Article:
Saturday, January 14, 2012

Inclusion in Action: Positive Classroom Management


Over the past four months, my co-host Terri Mauro and I have interviewed experts, advocates and scholars on the topic of inclusion. On The Inclusive Class Radio Show, we have discussed the concept of inclusion, strategies for implementing inclusion and ways to support it. However, most recently two of our guests, Michael Linsin creator of Smart Classroom Management and Howard Glasser, author of the Nurtured Heart Approach talked about two other components to inclusion that combined are the true foundation for creating an inclusive class – positive classroom management.

A teacher is not only responsible for setting-up an inclusive class, delivering the curriculum, assessing its students and working with parents but a teacher is also tasked with generating a learning environment in which students are positive, happy, respectful and motivated. By using positive classroom management, there is a flow of self-esteem, respect, appropriate behavior, strong relationships and the inclusion of one another. Alternatively, unhappy, dis-engaged, and disrespectful students will generate negative behavior, poor work habits, limited opportunities to learn and weaker relationships with one another. Thus, positive classroom management is used to create an environment in which ALL students can thrive and achieve.

Positive classroom management can be described as making the strengths and abilities of the students the focus of the classroom. Students are guided with meaningful positive messages, clear rules and consequences. Time and energy is spent pointing out what the student is capable of doing. By hearing that he/she is “able”, encourages repeated, future behavior. For example, instead of hearing, “Good job”, the student might hear:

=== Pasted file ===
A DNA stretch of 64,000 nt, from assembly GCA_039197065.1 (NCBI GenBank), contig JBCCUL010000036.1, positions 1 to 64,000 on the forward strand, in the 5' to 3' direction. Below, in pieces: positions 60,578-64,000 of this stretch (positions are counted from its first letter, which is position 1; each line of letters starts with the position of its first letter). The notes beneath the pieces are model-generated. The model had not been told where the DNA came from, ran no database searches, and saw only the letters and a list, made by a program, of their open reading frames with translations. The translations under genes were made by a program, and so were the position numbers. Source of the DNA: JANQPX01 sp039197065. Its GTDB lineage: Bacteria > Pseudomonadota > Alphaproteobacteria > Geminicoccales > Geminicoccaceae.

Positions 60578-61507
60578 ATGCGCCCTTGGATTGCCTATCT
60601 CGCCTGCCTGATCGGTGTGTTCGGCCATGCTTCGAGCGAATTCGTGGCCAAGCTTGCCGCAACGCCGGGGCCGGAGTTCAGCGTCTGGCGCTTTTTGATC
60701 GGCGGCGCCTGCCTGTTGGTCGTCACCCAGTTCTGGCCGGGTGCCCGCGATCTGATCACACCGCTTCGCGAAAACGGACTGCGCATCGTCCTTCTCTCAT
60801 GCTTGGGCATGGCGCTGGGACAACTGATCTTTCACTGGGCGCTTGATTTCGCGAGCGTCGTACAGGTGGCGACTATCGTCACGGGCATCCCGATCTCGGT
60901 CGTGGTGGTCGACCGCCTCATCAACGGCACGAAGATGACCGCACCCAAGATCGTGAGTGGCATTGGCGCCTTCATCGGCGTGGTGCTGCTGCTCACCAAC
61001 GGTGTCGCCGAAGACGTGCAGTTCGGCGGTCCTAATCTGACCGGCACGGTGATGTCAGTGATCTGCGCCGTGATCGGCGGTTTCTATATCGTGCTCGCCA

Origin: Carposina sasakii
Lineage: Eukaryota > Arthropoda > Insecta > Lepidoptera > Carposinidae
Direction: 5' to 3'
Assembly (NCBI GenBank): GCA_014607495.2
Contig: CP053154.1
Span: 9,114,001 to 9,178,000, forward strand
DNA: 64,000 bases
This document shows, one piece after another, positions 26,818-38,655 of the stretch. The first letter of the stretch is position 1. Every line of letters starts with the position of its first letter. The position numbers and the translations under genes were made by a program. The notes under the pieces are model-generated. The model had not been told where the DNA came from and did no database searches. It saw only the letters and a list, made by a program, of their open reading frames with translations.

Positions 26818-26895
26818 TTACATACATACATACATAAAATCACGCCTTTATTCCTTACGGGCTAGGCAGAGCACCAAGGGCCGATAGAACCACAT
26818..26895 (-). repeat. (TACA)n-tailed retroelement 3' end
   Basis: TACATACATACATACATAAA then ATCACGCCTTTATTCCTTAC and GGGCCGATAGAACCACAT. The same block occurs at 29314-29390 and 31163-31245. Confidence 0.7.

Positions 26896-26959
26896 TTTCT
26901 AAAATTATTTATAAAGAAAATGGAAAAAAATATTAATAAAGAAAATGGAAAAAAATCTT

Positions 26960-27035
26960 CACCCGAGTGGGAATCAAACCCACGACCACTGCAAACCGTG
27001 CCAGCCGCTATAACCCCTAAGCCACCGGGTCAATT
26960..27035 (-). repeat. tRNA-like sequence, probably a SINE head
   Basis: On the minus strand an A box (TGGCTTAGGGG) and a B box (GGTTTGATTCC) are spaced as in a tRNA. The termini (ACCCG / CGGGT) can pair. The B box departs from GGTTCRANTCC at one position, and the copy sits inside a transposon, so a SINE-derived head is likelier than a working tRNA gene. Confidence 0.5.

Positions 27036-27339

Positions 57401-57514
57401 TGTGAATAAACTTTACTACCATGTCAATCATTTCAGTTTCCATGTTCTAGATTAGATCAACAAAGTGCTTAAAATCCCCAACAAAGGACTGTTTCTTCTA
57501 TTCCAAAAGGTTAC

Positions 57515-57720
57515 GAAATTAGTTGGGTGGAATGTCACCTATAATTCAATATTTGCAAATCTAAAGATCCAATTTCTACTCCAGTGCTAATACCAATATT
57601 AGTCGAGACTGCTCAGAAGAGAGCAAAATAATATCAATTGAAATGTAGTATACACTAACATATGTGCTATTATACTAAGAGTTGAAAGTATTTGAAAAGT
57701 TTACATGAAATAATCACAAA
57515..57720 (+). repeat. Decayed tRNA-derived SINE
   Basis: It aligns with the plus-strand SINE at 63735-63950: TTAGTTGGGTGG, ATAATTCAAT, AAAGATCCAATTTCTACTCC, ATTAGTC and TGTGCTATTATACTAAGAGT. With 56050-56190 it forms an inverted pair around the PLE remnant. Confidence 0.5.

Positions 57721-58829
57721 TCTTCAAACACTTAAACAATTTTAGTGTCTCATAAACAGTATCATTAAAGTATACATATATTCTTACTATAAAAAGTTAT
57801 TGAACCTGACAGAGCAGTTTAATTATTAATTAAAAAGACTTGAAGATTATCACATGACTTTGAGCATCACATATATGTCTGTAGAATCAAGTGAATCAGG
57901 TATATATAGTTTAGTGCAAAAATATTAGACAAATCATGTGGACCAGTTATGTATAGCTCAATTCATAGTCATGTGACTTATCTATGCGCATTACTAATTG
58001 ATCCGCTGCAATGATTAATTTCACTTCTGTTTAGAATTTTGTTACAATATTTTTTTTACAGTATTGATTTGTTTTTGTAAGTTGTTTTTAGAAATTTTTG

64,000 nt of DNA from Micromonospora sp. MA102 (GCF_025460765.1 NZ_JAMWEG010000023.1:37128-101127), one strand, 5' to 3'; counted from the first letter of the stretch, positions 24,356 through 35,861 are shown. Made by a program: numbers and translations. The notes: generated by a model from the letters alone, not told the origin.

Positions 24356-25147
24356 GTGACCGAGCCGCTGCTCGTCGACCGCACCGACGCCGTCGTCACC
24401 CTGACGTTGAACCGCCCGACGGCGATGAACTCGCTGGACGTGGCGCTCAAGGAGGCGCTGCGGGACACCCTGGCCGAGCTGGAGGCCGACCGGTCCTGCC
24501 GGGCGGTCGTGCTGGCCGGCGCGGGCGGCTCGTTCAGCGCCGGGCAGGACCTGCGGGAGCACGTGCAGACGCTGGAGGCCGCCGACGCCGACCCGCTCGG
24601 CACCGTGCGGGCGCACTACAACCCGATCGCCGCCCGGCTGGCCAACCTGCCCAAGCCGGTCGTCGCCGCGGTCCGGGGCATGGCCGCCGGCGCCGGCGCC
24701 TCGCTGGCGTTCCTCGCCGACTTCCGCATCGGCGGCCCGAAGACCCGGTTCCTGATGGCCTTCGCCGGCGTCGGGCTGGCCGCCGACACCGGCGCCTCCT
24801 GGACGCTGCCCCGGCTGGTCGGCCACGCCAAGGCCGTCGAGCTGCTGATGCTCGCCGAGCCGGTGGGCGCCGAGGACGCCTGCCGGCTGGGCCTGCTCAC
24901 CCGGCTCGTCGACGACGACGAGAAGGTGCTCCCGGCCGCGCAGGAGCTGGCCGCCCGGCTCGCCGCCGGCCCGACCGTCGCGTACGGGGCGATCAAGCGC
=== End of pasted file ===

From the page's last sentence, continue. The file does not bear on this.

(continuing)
• Thank you for walking to the door.
  •  I like how well you are listening to the story.
  •  Look how much detail you have added to this sentence.
  •  Your reading voice is very clear.
  •  You have followed the instructions very well.
  •  I’m happy to see that you handed in your homework. 

In addition, there is an added benefit to this type of positive classroom management strategy – it appeals to all types of learners. By pointing out positive behavior or responses in children, other students can model their own behavior on it. Other students can actually see what type of behavior is expected. Simply by saying, “Wow, I like how quietly Group A is sitting”, a teacher points out a real-life example of an expected behavior which can be emulated by the rest of the class.

Positive classroom management must be the foundation on which inclusive classrooms are built. Without it, the structure of inclusion can quickly crumble. By emphasizing the positive, students see the value in themselves and others. They are able to see their similarities and not their differences, and believe that everyone can make a contribution. That is inclusion.